Perry Goes for the Black Vote

The former Texas governor is saying some things more Republicans should heed.

Rick Perry’s speech at the National Press Club in Washington, DC, may have done more to lay the groundwork for a respectable presidential campaign than any other Republican candidate who has so far joined the rugby scrum of 2016 contenders.

The former Texas governor dove directly into the topic of race, an area in which so many of his fellow GOP candidates have feared to tread until the false debate over the Confederate flag gave them an out. Perry made a bold move that not only demonstrated his viability in 2016, but also laid bare what may be the GOP’s biggest weakness heading into the presidential election.

In his remarks, Perry took time to recognize the gross injustices that blacks have suffered not only in his home state but across the nation. More important, he lamented how the GOP has basically given up on the black vote and ceded it to Democrats, who have done nothing to improve the lives of blacks.

Quite the contrary, in fact. During Barack Obama’s two terms in the White House, blacks have slid further down the economic ladder, facing higher unemployment and lower economic viability.

Perry looked at this phenomenon in a practical way. “There is a lot of talk in Washington about inequality,” he said. “But there is a lot less talk about the inequality that rises from the high cost of everyday life.” He pointed out the impact creeping regulations and taxes have had on the livelihood of families everywhere, white and black. He also spoke of the impact failing schools and a draconian prison system have had on the black community in particular — two issues Democrats love to rail against but never seem to solve.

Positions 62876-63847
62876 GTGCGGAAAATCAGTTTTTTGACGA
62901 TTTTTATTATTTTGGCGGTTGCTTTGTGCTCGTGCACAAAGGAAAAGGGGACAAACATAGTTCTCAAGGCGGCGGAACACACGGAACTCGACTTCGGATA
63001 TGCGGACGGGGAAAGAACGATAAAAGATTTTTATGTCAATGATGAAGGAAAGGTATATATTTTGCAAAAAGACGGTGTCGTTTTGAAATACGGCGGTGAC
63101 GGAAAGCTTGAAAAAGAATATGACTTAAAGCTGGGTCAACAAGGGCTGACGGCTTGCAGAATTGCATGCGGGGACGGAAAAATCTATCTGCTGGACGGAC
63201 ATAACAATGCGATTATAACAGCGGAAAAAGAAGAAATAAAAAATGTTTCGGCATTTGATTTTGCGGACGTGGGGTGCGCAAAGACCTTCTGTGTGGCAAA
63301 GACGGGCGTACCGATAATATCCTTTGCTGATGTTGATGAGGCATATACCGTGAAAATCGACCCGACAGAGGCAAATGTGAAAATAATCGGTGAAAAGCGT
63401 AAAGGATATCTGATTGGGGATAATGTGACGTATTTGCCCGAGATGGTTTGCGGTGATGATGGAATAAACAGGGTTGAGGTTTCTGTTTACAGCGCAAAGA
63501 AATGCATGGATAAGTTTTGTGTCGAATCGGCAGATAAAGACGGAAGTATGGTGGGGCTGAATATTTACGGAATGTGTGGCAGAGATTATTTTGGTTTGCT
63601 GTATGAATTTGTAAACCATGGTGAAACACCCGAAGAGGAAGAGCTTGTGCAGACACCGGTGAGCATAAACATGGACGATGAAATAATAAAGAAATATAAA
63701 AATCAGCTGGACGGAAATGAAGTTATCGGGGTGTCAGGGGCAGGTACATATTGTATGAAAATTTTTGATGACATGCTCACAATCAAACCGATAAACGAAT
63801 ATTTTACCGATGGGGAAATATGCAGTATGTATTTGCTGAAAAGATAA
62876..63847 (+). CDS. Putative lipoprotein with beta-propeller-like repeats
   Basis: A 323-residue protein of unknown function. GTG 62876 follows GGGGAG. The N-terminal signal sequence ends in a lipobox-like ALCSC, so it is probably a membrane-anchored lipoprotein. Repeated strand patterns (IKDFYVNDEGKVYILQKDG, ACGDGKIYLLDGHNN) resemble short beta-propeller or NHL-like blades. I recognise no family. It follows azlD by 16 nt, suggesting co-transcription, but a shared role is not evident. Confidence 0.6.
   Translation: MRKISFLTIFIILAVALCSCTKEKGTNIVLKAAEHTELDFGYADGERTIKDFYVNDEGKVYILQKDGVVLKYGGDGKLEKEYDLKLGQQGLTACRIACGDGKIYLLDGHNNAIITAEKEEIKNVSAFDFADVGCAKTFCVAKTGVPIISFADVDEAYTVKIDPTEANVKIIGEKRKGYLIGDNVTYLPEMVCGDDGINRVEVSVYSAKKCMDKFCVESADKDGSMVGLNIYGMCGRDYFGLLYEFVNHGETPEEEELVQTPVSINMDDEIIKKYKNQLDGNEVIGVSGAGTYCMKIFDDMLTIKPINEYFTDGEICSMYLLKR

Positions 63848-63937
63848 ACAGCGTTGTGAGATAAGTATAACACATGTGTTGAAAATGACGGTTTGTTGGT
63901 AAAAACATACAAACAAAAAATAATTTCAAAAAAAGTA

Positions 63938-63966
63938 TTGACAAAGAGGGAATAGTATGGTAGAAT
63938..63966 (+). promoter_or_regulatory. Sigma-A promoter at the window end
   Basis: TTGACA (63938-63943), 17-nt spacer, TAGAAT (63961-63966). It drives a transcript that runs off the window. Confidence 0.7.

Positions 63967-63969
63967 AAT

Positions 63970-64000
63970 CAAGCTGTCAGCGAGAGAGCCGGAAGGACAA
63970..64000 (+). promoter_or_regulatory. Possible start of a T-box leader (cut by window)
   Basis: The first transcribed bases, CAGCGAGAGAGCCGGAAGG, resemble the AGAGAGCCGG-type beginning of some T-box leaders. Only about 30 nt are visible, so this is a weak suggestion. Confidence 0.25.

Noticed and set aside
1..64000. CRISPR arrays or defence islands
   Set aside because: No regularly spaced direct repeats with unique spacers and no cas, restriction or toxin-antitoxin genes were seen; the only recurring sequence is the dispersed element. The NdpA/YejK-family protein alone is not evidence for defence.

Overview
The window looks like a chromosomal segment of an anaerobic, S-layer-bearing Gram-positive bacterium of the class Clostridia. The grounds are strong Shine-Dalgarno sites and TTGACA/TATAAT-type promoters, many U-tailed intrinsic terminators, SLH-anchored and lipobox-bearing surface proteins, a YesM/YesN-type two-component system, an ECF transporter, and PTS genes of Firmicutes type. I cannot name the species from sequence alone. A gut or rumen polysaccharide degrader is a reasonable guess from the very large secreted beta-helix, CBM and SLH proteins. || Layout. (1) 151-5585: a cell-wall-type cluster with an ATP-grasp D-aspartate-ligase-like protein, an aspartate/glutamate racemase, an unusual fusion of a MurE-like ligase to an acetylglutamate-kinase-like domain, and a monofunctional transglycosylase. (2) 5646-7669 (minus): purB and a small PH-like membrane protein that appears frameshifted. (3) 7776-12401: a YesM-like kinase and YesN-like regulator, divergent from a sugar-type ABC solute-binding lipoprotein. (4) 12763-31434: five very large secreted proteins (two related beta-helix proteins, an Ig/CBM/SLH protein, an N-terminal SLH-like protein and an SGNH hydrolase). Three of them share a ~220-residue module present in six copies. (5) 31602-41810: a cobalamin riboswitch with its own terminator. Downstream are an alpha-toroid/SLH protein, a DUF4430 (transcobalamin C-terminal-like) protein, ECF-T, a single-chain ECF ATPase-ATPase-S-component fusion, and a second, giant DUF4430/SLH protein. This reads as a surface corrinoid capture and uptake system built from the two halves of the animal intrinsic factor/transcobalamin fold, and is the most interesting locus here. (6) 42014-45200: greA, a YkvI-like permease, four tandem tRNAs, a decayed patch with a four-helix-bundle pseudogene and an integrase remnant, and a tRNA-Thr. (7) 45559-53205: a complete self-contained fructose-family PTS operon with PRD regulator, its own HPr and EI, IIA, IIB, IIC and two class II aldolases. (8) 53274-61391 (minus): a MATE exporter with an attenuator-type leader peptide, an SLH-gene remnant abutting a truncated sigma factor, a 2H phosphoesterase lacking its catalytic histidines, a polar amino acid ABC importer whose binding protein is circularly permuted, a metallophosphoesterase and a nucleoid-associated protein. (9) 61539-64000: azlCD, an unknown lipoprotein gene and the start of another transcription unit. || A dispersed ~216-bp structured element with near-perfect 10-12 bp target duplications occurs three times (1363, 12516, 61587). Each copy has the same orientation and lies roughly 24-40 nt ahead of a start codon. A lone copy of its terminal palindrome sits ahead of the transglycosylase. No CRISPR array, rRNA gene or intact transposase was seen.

“We all know we have to improve our schools,” Perry said. “This is an area where President Obama had potential, but he caved into the demands of labor unions.”

Perry’s record of success in Texas on both these issues is worth noting, particularly in light of the utter failure of Democrat-run states that continue to laud their systems as models of modern progressivism.

In 2013, Texas had the second highest high school graduation rate in the nation, and the highest graduation rate among blacks, 13 points higher than the national average. This was possible because of policies put in place during Perry’s term as governor that focused on teacher accountability and student needs, not union demands. The state also developed a system of sentencing reform that eased up on nonviolent drug offenders and offered second chances for young people.

Meanwhile, thanks in large part to Perry’s work as governor of the Lone Star State, Texas added 1.5 million jobs between 2007 and 2013. (Over that same period, during much of which The Chosen One was lording over the White House, the country lost 400,000 jobs.) Between 2005 and 2007, more blacks moved to Texas than all but one other state, many coming from blue states like New York, Illinois and California.

Perry made his case not only for Texas’ growth as a state that welcomes opportunity for all, but also for his own view of what a truly inclusive American society can be. He has a long road to travel to convince the public, if for no other reason than the institutionalized bias against the Lone Star State in the media. But Perry has started the conversation, and he only needs to continue pushing to make the Republican case in 2016.

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